But the problem with this model is that it’s very difficult to get sectors to work together in government — each sector has its own demands and outputs that it prioritizes. And it’s very difficult to get everyone on board unless the goals also align with their core priorities. Also, SUN has focused a lot on the national level — but that doesn’t always translate well to the subnational level, where the programming actually takes place.

What are some of the key strategies that international stakeholders and NGOs should adopt to improve the scalability of nutrition programs?

From an external development partner point of view, we should work to deploy our resources and overseas development aid to encourage, support, and nurture governments to spend more on nutrition. One of the key challenges is that, if you look at humanitarian aid, 95% goes through development partners and not through local governments. That means that not only is it cost-inefficient, but also you’re not creating channels within government — like budget lines for nutrition. You want the money to be used to build something beyond the short-term emergencies.

Also, from a donor perspective, there’s been a huge amount of funding and work going into pilot programs. But so often, those pilots can’t be scaled up. Any agency applying for money to conduct a pilot program should be required to analyze the scalability from a financial point of view. NGOs often don’t have the capacity to do that, so the responsibility falls on donors to do an analysis of the government health systems, involving modeling budgets and having a realistic appraisal of whether a program that they are being approached to finance as a pilot could actually be funded by government and, if not, where the longer-term funding is going to come from. It’s a responsibility both for the implementers and the donors, working along with the government.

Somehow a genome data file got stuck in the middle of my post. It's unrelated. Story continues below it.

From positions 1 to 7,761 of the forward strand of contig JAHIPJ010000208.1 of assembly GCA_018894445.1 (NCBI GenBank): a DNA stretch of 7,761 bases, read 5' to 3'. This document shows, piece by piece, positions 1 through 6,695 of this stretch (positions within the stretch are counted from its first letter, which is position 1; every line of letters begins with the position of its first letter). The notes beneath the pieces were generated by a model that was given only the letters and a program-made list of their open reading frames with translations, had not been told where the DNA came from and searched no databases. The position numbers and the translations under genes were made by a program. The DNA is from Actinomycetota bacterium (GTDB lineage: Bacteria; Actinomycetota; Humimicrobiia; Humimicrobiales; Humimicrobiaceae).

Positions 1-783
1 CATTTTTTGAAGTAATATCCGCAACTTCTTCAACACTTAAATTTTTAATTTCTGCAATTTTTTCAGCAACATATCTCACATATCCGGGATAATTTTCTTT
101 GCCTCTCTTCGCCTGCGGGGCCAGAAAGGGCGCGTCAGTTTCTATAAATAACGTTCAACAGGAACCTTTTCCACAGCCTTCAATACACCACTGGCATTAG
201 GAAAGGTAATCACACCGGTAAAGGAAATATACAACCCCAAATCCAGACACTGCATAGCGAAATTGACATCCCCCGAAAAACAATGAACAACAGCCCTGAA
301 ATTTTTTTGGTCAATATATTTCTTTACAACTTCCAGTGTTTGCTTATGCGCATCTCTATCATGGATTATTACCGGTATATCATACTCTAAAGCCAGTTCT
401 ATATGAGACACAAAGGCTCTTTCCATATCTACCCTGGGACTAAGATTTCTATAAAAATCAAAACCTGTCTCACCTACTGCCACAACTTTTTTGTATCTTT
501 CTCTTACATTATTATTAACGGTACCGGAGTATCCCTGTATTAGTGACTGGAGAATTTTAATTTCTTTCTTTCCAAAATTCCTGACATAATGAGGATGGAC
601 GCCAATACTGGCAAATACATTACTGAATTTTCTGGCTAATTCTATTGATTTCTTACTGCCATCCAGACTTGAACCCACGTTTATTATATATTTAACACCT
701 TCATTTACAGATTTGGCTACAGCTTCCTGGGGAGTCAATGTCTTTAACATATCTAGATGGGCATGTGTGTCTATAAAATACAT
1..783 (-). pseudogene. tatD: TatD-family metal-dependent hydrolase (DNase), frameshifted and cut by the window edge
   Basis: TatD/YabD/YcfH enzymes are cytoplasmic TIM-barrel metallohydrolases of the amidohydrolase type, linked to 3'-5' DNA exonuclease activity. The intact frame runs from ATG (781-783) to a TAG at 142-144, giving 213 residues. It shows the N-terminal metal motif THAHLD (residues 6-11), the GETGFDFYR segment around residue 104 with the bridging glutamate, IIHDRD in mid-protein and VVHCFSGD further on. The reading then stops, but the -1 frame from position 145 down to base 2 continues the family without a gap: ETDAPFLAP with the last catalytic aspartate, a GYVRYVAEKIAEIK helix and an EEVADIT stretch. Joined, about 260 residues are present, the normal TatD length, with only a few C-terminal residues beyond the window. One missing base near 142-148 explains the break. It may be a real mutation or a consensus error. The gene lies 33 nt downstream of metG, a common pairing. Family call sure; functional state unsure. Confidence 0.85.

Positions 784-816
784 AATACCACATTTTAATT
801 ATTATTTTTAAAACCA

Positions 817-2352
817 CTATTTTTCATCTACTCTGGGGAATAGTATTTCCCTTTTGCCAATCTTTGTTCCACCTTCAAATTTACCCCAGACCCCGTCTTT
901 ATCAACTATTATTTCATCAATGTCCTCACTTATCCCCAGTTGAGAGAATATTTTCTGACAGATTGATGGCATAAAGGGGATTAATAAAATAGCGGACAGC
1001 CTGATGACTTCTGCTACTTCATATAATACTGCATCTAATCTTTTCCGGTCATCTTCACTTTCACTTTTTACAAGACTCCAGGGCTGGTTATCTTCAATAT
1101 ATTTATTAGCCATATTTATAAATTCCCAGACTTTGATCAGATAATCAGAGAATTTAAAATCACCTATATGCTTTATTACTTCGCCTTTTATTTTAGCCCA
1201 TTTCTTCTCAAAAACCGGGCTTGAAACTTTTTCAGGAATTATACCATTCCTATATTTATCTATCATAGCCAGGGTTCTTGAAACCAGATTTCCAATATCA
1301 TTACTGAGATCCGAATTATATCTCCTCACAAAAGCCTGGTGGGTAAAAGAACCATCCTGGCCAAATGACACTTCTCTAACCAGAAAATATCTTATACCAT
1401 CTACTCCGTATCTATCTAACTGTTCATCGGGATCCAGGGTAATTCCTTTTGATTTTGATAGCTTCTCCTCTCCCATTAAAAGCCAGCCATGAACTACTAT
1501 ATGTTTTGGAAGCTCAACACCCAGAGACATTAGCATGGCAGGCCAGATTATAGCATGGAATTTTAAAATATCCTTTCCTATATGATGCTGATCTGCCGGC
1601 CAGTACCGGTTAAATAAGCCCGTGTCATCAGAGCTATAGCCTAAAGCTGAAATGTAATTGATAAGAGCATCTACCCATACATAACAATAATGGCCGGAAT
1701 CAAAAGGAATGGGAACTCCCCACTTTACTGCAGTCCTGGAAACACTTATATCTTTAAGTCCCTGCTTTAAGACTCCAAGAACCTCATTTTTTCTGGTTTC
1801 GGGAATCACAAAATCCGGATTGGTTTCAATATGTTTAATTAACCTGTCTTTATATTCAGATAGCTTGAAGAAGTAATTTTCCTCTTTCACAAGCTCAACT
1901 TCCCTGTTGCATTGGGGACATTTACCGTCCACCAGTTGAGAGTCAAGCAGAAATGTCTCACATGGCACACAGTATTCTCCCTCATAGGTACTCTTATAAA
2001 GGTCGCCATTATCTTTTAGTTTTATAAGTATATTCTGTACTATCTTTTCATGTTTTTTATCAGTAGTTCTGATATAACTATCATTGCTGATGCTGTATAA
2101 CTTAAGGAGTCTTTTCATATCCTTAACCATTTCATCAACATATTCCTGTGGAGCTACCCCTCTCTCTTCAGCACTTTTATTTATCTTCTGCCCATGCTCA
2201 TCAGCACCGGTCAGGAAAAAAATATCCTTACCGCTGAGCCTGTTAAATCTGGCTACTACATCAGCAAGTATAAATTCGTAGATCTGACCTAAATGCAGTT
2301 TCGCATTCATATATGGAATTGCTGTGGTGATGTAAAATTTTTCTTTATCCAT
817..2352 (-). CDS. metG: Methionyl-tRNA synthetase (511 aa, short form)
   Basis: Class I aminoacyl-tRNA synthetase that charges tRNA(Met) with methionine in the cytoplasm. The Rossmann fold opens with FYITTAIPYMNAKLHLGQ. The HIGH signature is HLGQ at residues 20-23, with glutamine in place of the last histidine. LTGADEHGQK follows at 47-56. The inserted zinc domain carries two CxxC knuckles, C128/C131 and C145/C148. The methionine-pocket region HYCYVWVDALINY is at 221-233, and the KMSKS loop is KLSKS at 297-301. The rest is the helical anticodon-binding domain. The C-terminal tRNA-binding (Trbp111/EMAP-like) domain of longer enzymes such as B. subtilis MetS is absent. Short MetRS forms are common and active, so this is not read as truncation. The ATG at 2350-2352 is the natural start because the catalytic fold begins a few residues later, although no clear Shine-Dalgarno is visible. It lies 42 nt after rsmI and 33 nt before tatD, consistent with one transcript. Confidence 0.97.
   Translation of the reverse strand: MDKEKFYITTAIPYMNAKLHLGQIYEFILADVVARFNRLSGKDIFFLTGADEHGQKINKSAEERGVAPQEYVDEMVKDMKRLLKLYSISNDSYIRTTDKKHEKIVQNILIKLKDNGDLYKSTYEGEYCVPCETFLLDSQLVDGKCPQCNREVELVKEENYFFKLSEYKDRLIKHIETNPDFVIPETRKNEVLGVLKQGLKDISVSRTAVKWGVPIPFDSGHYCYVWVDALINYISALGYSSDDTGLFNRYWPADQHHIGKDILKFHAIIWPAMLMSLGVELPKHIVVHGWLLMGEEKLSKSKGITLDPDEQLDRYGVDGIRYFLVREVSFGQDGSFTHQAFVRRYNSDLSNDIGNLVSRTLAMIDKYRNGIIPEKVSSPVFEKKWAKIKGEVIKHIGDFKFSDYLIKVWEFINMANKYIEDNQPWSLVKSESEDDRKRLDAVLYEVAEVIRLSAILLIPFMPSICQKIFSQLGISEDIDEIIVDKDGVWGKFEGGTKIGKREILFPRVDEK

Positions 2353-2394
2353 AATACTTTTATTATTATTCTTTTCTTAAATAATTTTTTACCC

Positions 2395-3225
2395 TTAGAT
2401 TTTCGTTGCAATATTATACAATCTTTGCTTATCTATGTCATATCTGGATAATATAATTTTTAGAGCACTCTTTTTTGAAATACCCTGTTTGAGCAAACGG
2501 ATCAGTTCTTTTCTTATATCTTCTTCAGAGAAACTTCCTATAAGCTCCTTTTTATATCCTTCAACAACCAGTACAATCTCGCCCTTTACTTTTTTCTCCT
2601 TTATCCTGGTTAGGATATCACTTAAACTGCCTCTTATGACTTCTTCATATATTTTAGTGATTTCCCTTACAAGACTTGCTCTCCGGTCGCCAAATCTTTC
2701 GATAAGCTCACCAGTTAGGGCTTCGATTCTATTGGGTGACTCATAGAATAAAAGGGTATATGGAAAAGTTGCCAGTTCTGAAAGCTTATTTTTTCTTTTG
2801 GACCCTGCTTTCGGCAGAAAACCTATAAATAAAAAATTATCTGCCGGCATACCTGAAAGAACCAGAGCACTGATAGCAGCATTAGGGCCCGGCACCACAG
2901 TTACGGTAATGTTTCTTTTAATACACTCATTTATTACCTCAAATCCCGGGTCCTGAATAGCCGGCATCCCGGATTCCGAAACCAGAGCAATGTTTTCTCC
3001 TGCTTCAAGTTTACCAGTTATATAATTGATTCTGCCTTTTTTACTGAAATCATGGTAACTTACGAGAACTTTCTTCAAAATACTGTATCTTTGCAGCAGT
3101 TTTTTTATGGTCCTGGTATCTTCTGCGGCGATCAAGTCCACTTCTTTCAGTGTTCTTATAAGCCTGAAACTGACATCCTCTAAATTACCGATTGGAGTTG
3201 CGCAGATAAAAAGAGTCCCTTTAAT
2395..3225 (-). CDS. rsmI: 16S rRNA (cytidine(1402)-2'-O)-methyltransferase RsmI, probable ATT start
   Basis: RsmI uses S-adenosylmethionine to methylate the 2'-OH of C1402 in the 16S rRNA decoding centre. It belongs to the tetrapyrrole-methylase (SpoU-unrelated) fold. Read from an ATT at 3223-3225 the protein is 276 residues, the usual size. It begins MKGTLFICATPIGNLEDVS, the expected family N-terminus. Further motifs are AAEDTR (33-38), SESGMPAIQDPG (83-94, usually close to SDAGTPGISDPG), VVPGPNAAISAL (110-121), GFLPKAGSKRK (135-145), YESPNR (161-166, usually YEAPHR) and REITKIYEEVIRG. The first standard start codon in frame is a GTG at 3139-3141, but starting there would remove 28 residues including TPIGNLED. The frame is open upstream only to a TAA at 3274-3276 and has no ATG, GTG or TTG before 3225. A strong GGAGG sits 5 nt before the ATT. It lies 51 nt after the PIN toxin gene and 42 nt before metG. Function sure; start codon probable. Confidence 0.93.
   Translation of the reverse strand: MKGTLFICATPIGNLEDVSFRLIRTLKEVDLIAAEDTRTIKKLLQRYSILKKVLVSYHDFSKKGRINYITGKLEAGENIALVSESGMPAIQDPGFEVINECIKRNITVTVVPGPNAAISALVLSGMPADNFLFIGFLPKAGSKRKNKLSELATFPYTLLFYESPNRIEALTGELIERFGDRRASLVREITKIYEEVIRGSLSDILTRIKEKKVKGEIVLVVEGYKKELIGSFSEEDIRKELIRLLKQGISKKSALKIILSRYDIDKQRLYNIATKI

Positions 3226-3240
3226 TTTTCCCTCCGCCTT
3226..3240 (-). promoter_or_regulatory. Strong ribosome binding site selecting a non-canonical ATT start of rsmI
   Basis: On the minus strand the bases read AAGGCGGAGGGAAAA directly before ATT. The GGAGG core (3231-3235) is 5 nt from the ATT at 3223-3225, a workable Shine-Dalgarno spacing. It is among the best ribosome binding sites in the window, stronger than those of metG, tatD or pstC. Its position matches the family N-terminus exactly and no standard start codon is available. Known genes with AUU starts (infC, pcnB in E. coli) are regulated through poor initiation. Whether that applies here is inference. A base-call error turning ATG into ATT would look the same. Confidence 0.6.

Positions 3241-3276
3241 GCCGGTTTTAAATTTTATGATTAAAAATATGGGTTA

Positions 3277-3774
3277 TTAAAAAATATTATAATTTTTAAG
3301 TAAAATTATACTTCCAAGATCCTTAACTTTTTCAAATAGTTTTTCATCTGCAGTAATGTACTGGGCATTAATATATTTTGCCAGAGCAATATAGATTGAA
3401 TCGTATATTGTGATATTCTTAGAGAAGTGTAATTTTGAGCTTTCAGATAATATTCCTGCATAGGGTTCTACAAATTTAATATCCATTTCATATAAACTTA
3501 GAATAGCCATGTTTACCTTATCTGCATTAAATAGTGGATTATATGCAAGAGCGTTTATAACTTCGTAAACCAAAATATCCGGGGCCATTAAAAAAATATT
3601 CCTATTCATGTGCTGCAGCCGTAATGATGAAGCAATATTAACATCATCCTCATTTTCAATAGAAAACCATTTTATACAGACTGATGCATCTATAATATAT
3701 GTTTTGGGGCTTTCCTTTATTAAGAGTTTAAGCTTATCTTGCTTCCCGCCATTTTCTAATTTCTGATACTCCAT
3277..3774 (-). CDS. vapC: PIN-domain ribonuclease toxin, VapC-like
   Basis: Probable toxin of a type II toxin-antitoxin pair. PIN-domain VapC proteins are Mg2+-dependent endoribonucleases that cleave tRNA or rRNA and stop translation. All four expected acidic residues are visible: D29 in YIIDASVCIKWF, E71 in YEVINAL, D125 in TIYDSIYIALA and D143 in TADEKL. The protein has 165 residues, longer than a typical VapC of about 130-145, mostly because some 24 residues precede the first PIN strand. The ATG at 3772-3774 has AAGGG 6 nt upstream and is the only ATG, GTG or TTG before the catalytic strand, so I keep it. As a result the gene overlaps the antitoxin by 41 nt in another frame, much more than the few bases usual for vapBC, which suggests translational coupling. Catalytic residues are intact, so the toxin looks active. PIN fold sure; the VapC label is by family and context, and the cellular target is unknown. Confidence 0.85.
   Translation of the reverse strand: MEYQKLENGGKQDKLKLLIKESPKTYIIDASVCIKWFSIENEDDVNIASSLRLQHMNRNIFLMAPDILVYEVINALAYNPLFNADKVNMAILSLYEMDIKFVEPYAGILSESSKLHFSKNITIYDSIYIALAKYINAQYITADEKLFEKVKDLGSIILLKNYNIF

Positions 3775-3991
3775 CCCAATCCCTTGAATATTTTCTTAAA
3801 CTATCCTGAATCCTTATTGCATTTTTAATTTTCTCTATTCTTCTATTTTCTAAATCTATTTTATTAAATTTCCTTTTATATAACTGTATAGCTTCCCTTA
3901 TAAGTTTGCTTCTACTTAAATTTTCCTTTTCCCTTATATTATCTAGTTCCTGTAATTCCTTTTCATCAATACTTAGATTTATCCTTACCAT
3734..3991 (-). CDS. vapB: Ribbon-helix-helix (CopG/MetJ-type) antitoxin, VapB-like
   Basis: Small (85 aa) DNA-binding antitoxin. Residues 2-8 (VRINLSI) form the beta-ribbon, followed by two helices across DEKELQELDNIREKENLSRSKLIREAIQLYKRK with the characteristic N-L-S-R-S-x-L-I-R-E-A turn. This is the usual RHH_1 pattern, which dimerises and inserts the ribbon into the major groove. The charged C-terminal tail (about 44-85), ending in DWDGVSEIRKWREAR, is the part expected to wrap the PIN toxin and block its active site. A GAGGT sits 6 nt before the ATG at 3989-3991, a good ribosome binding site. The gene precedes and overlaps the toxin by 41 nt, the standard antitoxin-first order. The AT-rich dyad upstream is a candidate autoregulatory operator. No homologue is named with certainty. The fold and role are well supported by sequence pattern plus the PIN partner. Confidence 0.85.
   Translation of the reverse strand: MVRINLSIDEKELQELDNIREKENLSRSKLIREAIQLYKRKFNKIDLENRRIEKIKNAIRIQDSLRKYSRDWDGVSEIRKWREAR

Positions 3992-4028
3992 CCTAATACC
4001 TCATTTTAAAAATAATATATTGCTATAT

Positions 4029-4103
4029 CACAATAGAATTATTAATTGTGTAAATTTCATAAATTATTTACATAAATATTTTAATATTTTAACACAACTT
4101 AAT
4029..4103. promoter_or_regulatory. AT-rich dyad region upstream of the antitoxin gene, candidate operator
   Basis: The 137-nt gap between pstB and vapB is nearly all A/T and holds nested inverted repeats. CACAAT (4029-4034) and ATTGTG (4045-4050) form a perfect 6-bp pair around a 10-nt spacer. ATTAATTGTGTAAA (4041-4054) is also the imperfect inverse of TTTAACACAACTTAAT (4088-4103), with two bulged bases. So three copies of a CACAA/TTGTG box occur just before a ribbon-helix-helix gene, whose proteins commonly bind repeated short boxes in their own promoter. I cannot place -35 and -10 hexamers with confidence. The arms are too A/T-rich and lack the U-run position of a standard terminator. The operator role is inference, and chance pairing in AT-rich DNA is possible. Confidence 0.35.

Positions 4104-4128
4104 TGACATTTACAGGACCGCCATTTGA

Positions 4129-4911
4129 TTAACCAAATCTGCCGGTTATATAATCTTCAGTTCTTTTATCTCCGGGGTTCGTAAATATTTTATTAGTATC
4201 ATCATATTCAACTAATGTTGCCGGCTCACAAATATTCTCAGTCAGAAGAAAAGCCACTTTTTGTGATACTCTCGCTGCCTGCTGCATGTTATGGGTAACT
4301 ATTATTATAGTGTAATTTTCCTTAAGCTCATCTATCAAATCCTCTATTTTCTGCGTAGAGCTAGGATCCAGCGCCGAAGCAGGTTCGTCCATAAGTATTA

Additionally, pilot programs that are being tried in a country need to align with government policies, plans, and strategies. Most countries have a nutrition policy, a framework for common results, and a multisectoral plan — and a lot of these policies and plans are coherent with one another. But if you have an agency coming into a country that wants to try out a new type of program to deal with malnutrition in a particular way, it has to align with those policies, or it won’t work in the long run.

Take a closer look at what it takes to achieve scale in the nutrition sector.

Explore the series.

About the author

  • Malia Politzer

    Malia Politzer is an award-winning long-form journalist who specializes in international development, human rights issues and investigative reporting. She recently completed a fellowship from the Institute of Current World Affairs in India and Spain. For three years, she worked as a feature-writer at Mint, India’s second-largest financial newspaper, where she wrote about international development, strategic philanthropy and impact investing. She holds an M.S. journalism from Columbia University Graduate School of Journalism, where she was a Stabile Fellow for Investigative Journalism, and a B.A. from Hampshire College.